TORRANCE — A group of Torrance-based researchers are developing a hormone gel that would render men temporarily sterile, it was reported today.
Los Angeles Biomedical Research will soon begin clinical trials for a daily gel that would prevent pregnancy by blocking sperm production. Similar to the pill, the gel uses high doses of the body's own hormones to regulate fertility, the Daily Breeze reported.
Researchers will enroll 60 men in the study, some of whom will apply a testosterone-only gel, and another group that will use a gel with testosterone and progestin, a predominately female hormone. They will test the hormone combinations, along with the application method, Dr. Christina Wang, an LA BioMed researcher, told the newspaper.
"Instead of using injections and implants, the gels would be applied every day to a large area of the skin,'' Wang said. "The hormone is slowly released over time vs. the spike of hormones released with a pill.''
The result would be men who could have normal sex, without conception, she said.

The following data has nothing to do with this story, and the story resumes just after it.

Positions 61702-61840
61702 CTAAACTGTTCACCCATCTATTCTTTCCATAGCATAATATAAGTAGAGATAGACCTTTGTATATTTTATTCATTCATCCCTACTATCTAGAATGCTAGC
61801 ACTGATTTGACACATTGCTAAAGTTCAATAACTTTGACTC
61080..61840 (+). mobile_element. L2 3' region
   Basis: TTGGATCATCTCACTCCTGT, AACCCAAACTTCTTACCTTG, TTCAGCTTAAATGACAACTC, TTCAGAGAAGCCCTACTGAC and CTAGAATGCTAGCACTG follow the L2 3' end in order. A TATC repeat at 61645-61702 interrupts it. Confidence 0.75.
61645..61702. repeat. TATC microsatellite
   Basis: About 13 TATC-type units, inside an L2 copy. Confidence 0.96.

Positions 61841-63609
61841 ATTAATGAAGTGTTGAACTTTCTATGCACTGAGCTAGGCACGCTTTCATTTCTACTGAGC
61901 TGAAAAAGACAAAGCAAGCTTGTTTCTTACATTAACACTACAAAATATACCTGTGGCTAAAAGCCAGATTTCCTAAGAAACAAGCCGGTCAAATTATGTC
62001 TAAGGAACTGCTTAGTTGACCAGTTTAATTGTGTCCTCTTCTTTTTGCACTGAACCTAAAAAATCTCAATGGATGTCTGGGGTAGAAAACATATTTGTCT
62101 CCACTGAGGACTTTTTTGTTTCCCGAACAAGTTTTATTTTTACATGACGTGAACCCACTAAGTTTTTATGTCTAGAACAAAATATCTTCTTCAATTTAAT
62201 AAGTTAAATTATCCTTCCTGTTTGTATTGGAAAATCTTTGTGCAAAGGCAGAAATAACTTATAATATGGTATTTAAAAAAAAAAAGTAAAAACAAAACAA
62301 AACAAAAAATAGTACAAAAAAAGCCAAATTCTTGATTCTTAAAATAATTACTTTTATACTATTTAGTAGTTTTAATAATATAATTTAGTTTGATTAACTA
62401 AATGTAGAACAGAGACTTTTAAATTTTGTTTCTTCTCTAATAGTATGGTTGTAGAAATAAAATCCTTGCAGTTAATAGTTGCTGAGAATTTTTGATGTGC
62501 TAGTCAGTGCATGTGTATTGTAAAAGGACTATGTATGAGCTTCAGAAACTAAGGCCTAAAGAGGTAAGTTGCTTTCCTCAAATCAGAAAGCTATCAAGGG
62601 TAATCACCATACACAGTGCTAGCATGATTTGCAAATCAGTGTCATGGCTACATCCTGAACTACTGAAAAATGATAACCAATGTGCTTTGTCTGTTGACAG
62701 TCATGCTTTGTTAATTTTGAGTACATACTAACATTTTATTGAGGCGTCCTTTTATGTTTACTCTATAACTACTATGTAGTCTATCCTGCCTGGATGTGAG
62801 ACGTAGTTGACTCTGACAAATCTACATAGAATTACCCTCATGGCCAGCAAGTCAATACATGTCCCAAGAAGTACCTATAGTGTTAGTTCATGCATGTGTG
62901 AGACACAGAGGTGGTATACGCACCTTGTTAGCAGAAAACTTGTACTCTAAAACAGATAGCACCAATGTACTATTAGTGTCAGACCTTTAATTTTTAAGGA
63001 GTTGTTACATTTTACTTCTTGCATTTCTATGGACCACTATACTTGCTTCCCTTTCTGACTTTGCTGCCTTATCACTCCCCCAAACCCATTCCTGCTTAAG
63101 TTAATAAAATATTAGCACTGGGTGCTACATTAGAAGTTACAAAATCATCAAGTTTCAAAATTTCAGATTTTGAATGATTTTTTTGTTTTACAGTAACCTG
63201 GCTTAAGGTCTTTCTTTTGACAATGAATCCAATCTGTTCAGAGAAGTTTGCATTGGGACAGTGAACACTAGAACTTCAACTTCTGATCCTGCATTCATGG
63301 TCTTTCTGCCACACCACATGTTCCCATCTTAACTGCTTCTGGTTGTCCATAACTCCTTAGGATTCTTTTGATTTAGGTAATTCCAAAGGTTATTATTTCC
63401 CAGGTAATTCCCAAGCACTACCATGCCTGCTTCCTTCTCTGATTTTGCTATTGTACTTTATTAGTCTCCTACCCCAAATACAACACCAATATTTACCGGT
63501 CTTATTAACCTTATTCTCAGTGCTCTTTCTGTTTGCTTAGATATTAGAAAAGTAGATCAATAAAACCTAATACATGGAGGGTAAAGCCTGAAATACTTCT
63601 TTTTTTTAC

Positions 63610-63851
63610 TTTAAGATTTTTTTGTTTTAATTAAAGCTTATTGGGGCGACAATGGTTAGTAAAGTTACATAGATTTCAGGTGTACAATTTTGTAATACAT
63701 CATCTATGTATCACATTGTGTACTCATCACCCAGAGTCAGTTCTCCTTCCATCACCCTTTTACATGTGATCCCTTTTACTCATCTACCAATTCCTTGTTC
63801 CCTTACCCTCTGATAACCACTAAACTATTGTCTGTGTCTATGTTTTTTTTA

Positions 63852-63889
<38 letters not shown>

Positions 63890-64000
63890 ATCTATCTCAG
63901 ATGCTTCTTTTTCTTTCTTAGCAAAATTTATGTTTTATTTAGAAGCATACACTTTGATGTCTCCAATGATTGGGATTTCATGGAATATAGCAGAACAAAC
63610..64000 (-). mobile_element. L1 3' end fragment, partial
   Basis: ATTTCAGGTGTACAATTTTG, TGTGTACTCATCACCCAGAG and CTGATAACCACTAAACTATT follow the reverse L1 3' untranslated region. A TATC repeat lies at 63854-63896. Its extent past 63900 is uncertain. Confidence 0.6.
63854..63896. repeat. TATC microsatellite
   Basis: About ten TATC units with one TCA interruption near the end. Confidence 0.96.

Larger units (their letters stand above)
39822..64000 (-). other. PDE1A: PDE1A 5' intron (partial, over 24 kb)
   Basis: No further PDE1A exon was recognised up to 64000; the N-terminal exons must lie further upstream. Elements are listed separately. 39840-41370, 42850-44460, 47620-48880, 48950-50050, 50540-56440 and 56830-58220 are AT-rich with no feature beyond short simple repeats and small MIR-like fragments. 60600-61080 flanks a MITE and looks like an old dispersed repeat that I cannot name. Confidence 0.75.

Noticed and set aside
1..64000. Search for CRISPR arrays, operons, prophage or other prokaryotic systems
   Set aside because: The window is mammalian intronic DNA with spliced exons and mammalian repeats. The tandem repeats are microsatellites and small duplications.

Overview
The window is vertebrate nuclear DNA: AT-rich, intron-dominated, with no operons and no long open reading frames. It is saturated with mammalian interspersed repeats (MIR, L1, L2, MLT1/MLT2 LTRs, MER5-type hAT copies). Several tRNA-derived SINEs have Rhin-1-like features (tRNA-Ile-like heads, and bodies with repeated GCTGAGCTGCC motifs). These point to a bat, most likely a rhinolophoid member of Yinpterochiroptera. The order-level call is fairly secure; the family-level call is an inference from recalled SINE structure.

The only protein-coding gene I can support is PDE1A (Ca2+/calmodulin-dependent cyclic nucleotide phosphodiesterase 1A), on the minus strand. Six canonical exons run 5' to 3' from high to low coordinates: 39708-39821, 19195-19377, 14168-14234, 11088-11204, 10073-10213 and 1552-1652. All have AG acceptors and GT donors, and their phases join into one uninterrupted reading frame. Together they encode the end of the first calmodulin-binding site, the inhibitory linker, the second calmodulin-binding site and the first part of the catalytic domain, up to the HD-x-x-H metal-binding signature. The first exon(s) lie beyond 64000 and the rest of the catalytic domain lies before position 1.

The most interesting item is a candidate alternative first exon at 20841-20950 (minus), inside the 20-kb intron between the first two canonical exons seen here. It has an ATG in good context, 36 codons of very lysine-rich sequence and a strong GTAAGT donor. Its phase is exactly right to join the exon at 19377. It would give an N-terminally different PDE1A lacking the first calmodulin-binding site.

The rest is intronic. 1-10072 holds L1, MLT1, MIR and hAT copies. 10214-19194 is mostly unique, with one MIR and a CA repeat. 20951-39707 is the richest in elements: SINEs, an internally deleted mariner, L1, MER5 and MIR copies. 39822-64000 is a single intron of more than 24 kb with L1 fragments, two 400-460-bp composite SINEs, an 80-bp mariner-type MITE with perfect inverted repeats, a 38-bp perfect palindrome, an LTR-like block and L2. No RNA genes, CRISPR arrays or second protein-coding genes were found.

Wang gained fame as the doctor who helped former ice skating champion Scott Hamiliton conceive a child after his cancer treatment.
Wang and her husband, Dr. Ronald Swerdloff, LA BioMed's director, told the Daily Breeze that the biggest stumbling block to getting a "pill'' for men on the market is the reluctance by pharmaceutical companies to back various products that have been developed over the years.
The Daily Breeze reported that surveys show men would like more options, but companies don't yet see money-making promise; the process of gaining approval from the Food and Drug Administration is lengthy and expensive.
An international poll conducted in 2000 showed two-thirds of men would use a daily contraceptive if one were available, and nearly all women surveyed said they would trust their partner to use it.
"Men and women are sharing the responsibility in all aspects of life, financial and otherwise,'' Swerdloff told the Daily Breeze. "There is a strong feeling amongst men and women that responsibility also needs to be shared when it comes to contraception.''